Pennywise singer Jim Lindberg leaves to pursue his own projects

Singer Jim Lindberg leaves Pennywise to pursue his own projects while guitarist Fletcher Dragge vows that the group will carry on, find a new vocalist, and tour more often.

“What it comes down to at the end of the day,” says Fletcher Dragge, “is that we want to tour more than Jim does. That’s the case with a lot of bands. He’s a family man, he’s got three daughters, and I think we’ve always tried to respect that and tried to work within the parameters of what he wanted.”

The news broke a few days ago that Pennywise vocalist Jim Lindberg was leaving the band. Statements were issued from both sides, and outwardly were quite cordial: Everyone wishes the best for everyone else. But, as usual, individuals evolve, priorities change, and nothing lasts forever except for death and taxes.

Early on
Pennywise fans know that the band has been a viable entity since at least the latter 1980s. Dragge wanted to start his own punk band (he’d been in Con 800) and he hooked up with bassist Jason Thirsk who at the time was in PMA, Positive Mental Attitude. “We started talking, we started hashing out some songs,” Dragge says, “and we came up with this plan; we’re gonna do this no matter what and we’re not gonna let anything get in our way. We’re gonna be successful and we’re gonna tour the world. End of story.”

Well, actually just the beginning. There were flirtations with a couple of musicians you probably haven’t heard of, although drummer Byron McMackin soon became a key element. Then, as Dragge puts it, he ran into Jim Lindberg and Lindberg tried out for the band.

“Great voice, great singer,” Dragge continues. “Well, we’re off to the races. We’re loving this combo.” Mark Theodore, the owner of Alternative Groove, put out a seven-inch disc on his own label, Theologian Records. The band got airplay on KXLU and were signed to Epitaph. Off to the races, indeed.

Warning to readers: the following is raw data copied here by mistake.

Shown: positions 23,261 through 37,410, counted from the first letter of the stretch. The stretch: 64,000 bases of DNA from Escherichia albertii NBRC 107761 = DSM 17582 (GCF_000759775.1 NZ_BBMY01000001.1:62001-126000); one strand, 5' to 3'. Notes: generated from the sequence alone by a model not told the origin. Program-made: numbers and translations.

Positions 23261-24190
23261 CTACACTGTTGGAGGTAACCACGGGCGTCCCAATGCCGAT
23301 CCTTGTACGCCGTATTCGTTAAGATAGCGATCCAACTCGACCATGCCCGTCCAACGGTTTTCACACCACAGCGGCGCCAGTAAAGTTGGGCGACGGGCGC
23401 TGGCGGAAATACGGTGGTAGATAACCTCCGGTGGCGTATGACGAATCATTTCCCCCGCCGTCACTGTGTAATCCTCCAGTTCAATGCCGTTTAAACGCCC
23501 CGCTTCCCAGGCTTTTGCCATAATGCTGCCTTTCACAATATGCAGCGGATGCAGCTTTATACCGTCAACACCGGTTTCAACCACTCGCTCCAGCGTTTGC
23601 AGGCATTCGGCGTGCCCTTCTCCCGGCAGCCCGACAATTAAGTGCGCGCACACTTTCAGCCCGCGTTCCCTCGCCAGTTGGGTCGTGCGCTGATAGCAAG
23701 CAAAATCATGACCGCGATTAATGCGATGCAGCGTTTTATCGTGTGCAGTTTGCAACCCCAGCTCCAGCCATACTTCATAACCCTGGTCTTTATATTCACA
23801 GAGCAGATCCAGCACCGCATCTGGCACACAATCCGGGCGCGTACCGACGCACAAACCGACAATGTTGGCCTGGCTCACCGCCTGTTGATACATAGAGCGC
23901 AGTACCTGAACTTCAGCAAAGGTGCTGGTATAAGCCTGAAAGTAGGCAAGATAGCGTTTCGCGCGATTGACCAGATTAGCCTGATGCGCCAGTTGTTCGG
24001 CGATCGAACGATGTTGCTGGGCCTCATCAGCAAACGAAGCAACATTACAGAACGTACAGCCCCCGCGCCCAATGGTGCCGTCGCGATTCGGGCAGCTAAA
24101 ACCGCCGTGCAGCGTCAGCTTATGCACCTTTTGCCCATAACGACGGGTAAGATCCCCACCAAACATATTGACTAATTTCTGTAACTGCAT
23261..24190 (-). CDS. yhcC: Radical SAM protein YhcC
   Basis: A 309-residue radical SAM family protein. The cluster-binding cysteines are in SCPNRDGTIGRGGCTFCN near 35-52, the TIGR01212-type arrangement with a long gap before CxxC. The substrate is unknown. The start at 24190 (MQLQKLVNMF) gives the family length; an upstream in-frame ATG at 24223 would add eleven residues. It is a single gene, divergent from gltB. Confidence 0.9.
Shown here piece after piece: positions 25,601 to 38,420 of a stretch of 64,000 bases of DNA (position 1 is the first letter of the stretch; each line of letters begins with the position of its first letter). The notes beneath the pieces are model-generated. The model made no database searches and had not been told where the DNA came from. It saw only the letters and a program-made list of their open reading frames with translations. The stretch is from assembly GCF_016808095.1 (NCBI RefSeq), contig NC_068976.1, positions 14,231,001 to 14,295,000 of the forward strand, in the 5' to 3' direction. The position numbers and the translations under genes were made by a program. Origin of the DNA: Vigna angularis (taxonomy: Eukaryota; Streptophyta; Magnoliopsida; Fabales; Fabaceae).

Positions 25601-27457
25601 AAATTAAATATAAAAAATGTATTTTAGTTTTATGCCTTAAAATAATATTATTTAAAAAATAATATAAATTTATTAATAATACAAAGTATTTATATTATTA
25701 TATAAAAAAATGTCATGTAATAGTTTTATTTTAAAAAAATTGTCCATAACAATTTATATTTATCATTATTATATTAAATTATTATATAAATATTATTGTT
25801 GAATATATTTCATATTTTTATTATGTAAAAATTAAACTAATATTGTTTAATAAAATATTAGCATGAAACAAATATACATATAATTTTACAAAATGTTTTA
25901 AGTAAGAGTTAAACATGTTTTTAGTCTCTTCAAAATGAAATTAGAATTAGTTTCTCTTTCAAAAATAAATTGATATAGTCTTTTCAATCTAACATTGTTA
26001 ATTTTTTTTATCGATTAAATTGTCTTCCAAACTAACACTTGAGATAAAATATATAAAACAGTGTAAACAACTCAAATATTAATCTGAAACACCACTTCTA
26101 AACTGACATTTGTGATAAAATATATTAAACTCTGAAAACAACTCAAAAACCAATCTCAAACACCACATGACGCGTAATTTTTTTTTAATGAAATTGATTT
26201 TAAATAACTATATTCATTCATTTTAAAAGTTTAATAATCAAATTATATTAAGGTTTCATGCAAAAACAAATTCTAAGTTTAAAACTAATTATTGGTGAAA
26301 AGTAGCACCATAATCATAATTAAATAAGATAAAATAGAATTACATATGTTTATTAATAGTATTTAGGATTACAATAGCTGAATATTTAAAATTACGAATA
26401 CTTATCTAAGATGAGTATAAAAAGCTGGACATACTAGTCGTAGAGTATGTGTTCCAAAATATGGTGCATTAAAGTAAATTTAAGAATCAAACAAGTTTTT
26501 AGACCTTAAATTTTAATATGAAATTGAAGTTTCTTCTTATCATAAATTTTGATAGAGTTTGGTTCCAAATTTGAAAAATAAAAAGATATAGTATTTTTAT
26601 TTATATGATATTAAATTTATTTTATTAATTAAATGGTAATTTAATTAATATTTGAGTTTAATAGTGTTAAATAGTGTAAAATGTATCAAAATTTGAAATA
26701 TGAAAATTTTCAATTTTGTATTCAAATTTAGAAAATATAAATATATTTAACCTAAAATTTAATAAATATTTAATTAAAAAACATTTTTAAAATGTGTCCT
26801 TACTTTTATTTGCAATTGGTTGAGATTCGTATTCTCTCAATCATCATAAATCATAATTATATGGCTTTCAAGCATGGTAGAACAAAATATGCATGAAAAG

All this is being conveyed to me over tacos at Rosa’s on Pacific Coast Highway in Hermosa Beach. Pennywise is the preeminent South Bay band, up there in the same stratosphere as Black Flag, so it’s only fitting that our conversation should take place on home turf. Later in the evening I’d talk briefly over the phone with Lindberg at his home in Manhattan Beach.

After that initial burst of local success, Pennywise got its first chance to play Europe, but Lindberg chose not to go. Dave Quackenbush of The Vandals joined the band for its six-week tour.

Afterwards, Thirsk moved over to vocals and Randy Bradbury came aboard to play bass. The group wrote its “Unknown Road” album and Thirsk sang the songs. But Dragge took him aside and said: “You’re good, but Jim’s better.”

So Lindberg came back, and he’s been around ever since, nearly two decades. The most significant shakeup in all that time was when Thirsk committed suicide in 1996. Ironically, it was Thirsk and his positive message that seems to have made the biggest impression on the remaining members of the group.

“To me,” Dragge says, “Jason Thirsk is the most important guy in this band. I might have started the band, and had the direction, but he brought the positive mental attitude. That’s what kind of changed my life, because I was on the road to ruin, self-destructive behavior. But he put this band on a track,” and by so doing elevated the group above the often anarchistic ranting of more typical punk bands.